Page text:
Paracellular transport mechanisms are regulated by epithelial tight junctions, adherens junctions, and desmosomes. The GIT epithelium is permeable only to very small molecules and ions (8–13 Å), with an estimated paracellular cut-off below 2 nm. When the junctions open, this passage can increase to 18 nm, while the underlying layers are impermeable to elements larger than 13–15 nm . Transcellular transport is regulated by the hydrophilic nature of the transported molecule. While hydrosolubility is essential for drug interaction with the GIT epithelium, polarity can inhibit drug diffusion through the cellular membrane. Therefore, to exploit the transcellular pathway, therapeutics must be amphiphilic. According to the Biopharmaceutics Classification Scheme, therapeutics are classified into four different groups as a function of membrane permeability and aqueous solubility . This equilibrium is described by the log P value of a molecule, which is a direct measure of its liposolubility. Log P is directly related to the molecule's ability to diffuse through the cell membrane and indirectly related to its ability to diffuse in GIT fluids . Net oral bioavailability (F) corresponds to the product of the fraction of the administered dose that overcomes the enterocyte membrane (fa), the fraction that is not metabolized in the gut tissue (Fg), and the fraction that is not metabolized during hepatic first-pass metabolism (Fh) (Fig. 2). Polar molecules can cross cell membranes of enterocytes and M-cells. However, it is worth mentioning that this trafficking can be limited by the expression of transporters like P-gp, multidrug resistance protein 2, and breast cancer resistance protein in GIT epithelial cells, which sort back absorbed molecules.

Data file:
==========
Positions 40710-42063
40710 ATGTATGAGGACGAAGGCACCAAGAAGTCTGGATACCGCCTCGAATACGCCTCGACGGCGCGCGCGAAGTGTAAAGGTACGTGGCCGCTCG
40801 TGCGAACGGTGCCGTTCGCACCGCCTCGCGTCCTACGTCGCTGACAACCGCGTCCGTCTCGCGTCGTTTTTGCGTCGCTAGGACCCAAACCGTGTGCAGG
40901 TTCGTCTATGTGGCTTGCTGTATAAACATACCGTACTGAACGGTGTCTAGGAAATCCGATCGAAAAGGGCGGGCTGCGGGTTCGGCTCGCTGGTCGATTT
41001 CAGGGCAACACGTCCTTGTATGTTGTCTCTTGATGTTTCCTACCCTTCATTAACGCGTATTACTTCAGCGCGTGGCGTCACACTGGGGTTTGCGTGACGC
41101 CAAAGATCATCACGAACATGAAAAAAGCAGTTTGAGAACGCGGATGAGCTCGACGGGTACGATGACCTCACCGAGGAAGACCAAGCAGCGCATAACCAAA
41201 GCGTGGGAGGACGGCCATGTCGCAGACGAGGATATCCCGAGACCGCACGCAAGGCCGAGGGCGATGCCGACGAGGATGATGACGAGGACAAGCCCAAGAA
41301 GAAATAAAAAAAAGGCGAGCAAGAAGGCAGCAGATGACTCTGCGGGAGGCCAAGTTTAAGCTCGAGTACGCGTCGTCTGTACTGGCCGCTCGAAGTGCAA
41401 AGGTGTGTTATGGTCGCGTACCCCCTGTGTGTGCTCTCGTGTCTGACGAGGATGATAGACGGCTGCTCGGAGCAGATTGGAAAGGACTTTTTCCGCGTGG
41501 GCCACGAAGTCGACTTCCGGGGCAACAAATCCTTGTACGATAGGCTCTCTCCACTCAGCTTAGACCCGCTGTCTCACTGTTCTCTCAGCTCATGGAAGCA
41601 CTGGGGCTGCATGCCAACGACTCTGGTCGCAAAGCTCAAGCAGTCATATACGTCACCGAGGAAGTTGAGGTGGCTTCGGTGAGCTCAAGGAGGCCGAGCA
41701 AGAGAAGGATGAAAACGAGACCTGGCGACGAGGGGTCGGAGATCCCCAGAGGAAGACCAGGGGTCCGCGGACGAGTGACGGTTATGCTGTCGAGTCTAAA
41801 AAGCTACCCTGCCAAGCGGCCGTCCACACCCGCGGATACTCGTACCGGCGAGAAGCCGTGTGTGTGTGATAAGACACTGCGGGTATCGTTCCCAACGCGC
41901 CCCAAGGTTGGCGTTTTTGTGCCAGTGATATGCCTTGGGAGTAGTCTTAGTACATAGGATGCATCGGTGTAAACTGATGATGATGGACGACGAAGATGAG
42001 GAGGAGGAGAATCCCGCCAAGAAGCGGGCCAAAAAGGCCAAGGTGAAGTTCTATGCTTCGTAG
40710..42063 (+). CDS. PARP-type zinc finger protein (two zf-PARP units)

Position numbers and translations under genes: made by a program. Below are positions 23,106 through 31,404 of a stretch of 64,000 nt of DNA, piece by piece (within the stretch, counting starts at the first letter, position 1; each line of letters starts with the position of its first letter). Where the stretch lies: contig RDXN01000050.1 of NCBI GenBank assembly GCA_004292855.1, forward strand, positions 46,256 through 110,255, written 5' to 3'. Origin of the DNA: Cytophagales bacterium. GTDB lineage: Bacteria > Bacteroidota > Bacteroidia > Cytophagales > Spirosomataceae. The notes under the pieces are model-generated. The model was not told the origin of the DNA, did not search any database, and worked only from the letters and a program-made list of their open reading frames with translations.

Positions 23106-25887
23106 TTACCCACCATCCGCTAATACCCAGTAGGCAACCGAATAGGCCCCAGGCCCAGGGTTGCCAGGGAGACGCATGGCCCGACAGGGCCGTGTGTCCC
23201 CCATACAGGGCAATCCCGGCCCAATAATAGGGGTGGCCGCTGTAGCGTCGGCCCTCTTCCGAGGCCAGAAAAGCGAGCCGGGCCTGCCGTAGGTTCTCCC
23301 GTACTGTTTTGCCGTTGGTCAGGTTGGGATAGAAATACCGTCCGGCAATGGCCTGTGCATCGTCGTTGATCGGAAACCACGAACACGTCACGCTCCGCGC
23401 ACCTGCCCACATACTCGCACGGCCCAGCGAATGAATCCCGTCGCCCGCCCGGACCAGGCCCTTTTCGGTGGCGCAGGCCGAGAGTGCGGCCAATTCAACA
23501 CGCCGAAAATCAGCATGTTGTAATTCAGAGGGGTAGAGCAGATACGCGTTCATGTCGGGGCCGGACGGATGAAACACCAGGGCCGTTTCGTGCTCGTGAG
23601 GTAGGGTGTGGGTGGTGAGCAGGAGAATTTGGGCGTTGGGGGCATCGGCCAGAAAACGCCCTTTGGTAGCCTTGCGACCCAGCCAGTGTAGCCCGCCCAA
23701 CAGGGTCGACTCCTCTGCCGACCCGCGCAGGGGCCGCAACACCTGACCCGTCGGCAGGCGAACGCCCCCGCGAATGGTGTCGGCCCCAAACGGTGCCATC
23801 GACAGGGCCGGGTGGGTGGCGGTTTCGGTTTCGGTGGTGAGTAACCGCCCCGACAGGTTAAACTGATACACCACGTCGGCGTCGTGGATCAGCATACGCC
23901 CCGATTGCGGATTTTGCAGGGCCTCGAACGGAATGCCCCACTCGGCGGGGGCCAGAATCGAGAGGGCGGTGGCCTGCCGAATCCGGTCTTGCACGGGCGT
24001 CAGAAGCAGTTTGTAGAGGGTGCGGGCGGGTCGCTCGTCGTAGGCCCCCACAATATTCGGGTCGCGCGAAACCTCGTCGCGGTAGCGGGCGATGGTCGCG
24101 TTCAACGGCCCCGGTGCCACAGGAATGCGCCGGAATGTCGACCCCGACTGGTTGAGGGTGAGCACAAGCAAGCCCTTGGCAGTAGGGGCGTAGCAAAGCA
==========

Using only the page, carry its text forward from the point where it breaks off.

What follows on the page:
A general schematic of the major biological barriers hampering oral drug delivery is shown in Fig. 3.
Different levels of research models are used investigate the absorption of any therapeutic in the GIT environment. Computational models have been generated to predict intestinal drug absorption , but unfortunately, only a few attempts were made to apply these tools to oral nanomedicine. To our knowledge, this research field is minimal but growing [40, 41].
In vitro models